When Alan loved me, his love wrapped around me like velvet; tender, caressing, sensual. I moved through the world as if I were always enfolded in the black velvet cape he gave me for my 50th birthday.
He remained infatuated with me at the time of this birthday. After knowing each other for 20 years, he still beamed like a boy as I pushed aside the white tissue paper and unfolded the long, hooded cape from its box. He knew me well, knew I’d be delighted with this gift. Still, I could see in his eyes that bit of doubt. “Maybe she won’t like it, maybe it’s all wrong,” he was thinking.
I threw it over my shoulders, pulled the hood over my head, admired myself in the mirror as I stroked the soft fabric, then twirled to enjoy the feel of it billowing out around me. I looked at him, at the happiness in his eyes now that he was sure of my pleasure at his gift.
Not only in the age of Jane Austen was it universally acknowledged that a single man possessed of a good position is in need of a wife. In this age and this city, the belief still holds strong.
Since our orchestra hired as its concertmaster a divorced man, serious note has been taken. Society matrons sit transfixed in their seats, watching the passion of his playing, the way he sways as his bow caresses and plucks the strings of his violin, the way his gray locks fall over his brow.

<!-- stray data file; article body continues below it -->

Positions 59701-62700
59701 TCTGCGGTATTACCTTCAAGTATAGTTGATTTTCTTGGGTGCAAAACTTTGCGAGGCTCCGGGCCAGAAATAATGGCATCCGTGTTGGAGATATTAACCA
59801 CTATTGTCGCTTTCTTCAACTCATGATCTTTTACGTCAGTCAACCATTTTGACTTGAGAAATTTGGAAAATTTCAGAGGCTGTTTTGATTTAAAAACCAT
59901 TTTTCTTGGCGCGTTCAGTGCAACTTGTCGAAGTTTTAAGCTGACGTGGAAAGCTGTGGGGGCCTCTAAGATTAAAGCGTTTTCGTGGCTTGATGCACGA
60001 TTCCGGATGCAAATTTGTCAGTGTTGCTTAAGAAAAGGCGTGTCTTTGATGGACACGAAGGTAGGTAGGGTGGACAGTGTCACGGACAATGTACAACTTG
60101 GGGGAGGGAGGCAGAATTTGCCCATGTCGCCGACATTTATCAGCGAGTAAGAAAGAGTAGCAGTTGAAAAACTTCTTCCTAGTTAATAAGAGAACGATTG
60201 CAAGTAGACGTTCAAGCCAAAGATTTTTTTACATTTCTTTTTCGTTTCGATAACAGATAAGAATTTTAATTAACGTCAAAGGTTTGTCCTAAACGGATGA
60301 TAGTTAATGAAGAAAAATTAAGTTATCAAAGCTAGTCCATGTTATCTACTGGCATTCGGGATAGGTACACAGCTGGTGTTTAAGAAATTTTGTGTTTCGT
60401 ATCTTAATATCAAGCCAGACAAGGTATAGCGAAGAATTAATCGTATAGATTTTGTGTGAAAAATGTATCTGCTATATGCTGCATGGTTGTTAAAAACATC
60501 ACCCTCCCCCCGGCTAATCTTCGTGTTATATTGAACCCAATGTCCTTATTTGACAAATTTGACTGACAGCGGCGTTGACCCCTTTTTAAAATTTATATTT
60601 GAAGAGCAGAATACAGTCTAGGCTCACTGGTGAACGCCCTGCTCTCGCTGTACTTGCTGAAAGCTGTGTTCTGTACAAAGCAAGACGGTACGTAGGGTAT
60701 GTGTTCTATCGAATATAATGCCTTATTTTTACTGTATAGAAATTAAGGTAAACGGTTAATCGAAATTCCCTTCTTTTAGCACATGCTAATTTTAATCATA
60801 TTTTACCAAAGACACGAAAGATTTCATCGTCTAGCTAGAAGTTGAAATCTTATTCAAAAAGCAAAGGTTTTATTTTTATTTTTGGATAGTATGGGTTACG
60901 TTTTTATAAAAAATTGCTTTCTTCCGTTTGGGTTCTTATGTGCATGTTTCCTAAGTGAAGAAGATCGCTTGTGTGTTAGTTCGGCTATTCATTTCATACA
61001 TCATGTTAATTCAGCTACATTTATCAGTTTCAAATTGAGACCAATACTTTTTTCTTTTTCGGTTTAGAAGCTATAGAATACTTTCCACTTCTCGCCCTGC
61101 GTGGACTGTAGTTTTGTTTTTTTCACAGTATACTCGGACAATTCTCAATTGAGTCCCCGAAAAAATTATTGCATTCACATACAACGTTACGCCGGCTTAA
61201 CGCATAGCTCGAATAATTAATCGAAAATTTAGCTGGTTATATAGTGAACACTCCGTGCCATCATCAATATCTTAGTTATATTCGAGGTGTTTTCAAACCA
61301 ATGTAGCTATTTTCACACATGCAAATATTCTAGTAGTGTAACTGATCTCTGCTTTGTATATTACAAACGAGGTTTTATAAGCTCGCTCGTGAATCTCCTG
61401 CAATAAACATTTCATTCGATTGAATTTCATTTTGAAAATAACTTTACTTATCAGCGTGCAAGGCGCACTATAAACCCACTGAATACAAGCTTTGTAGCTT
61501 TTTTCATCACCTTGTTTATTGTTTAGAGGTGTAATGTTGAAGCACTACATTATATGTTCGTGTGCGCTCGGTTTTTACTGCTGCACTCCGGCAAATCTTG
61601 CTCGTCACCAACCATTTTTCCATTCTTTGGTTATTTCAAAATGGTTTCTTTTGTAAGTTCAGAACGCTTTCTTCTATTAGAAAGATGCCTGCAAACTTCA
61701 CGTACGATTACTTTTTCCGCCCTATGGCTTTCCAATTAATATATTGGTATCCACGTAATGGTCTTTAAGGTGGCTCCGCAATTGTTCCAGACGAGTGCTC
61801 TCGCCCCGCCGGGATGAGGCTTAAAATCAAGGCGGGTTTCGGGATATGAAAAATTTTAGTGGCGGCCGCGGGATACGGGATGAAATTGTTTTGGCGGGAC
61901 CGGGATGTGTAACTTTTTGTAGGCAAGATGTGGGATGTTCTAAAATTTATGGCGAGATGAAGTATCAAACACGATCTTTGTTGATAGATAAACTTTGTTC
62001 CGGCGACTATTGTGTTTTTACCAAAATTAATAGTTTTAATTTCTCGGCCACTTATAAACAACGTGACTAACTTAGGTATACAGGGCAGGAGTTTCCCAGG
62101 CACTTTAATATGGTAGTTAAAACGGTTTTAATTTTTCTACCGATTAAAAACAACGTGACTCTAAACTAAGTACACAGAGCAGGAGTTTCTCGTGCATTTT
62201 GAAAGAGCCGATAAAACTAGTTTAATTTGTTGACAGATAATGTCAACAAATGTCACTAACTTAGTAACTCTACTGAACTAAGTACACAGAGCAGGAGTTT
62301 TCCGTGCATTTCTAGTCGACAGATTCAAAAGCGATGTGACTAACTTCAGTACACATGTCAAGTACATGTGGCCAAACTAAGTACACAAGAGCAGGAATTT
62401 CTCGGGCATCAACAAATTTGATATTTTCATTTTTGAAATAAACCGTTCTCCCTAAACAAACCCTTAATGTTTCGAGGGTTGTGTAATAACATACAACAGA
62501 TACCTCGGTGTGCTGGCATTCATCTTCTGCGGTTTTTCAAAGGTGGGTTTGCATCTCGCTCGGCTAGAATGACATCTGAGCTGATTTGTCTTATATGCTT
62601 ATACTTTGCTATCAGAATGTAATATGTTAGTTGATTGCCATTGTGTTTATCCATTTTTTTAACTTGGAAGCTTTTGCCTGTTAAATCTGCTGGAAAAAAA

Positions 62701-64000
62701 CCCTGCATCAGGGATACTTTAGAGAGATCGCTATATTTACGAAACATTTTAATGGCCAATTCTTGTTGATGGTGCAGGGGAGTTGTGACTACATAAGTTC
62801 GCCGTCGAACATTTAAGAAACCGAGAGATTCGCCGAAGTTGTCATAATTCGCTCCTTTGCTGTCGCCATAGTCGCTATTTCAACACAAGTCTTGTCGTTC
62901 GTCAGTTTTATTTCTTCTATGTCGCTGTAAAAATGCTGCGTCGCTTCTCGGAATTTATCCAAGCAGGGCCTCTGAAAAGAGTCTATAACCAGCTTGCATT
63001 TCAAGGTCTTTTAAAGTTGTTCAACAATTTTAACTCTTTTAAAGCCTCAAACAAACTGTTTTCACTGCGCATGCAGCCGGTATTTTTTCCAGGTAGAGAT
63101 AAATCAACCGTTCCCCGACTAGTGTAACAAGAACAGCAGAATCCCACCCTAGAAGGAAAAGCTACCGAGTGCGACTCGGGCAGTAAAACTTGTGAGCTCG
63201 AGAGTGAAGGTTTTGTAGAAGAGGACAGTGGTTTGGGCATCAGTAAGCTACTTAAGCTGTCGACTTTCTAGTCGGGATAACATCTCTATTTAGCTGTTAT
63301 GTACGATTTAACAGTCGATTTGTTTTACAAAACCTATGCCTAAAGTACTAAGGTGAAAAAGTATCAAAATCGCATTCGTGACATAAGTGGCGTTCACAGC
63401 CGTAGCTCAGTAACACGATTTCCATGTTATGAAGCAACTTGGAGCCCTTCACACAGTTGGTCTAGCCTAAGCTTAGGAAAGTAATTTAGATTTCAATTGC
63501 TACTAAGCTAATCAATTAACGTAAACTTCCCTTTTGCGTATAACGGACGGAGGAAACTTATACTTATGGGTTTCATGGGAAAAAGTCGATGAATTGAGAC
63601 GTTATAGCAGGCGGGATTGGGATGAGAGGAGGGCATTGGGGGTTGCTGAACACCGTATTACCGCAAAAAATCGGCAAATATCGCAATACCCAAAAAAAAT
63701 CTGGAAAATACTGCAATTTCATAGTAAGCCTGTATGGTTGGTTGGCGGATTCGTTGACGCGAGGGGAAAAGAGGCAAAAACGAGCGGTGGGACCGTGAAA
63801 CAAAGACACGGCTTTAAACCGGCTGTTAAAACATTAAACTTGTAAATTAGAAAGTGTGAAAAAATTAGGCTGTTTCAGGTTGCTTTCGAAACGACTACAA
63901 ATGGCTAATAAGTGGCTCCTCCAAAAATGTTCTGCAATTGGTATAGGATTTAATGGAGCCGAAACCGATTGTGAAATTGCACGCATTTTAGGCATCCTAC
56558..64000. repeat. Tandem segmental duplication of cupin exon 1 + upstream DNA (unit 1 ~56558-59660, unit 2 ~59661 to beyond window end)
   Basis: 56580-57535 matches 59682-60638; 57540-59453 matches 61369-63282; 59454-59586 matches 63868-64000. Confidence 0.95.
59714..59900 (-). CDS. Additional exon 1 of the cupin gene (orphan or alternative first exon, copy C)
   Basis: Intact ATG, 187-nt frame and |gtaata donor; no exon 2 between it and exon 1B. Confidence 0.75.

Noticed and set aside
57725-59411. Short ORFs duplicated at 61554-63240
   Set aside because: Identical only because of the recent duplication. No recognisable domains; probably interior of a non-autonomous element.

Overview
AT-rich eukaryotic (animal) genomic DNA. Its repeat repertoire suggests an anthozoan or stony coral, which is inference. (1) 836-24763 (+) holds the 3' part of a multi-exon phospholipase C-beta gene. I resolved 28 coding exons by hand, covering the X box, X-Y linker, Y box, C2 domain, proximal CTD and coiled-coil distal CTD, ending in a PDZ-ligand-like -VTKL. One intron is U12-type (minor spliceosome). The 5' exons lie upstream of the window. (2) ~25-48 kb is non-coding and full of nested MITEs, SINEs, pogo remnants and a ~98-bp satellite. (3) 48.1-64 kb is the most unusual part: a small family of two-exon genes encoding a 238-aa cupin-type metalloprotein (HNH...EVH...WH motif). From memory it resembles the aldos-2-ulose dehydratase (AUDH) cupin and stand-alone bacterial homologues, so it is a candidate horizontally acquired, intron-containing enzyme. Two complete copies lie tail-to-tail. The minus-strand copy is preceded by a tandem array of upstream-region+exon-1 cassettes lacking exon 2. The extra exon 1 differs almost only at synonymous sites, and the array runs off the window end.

The unmarried among us fantasize about what those strong strokes and practiced technique would be like applied to us. The married women sublimate by plotting matchmaking strategies for their single friends.
Slow down for a moment. Forget all those things that you absolutely have to do in the next 30 minutes. Allow yourself the pleasure of getting lost in this painting.
Why is it so widely loved? Is it the complexity of pattern, the way that the background flows into his garment, which flows into hers without clear demarcations? Is it the abundance of rich gold, contrasted against the traces of bright blue, red and green? Is it the slightness of her body pressed against the dominating mass of his body? Is it the precise molding of her face, the glimpse of her shoulder?
Andrew Marvell said it best back in the 17th century. I have never come across anything written before or since that more convincingly and beautifully expresses the compelling reasons to indulge in passion.
Alan, my ex-husband, the scientist, would never have come across this poem before meeting me. I wouldn’t have expected him to know it. But bless his romantic heart, he learned To His Coy Mistress, and would, when the moment was ripe, pull out a few select lines. Always with the desired results.
But my own romantic heart hungered for more. I wanted what he could never have done. I longed for the man who, in a moment with stillness hanging heavily around us, would recite, unbidden, those lines for me.
I teased Alan that I would give myself, body and soul, to the man who did that.
French sculptor Auguste Rodin captured how I anticipated responding to an impromptu recitation of “To His Coy Mistress”.
Before I included the post about him in the Diary of the Vixen Divorcee (see The Toy Boy), I emailed it to Guy. This is his response. What a gift to any woman to have her youth remembered like this, and to be told of those memories.
How much fun is that?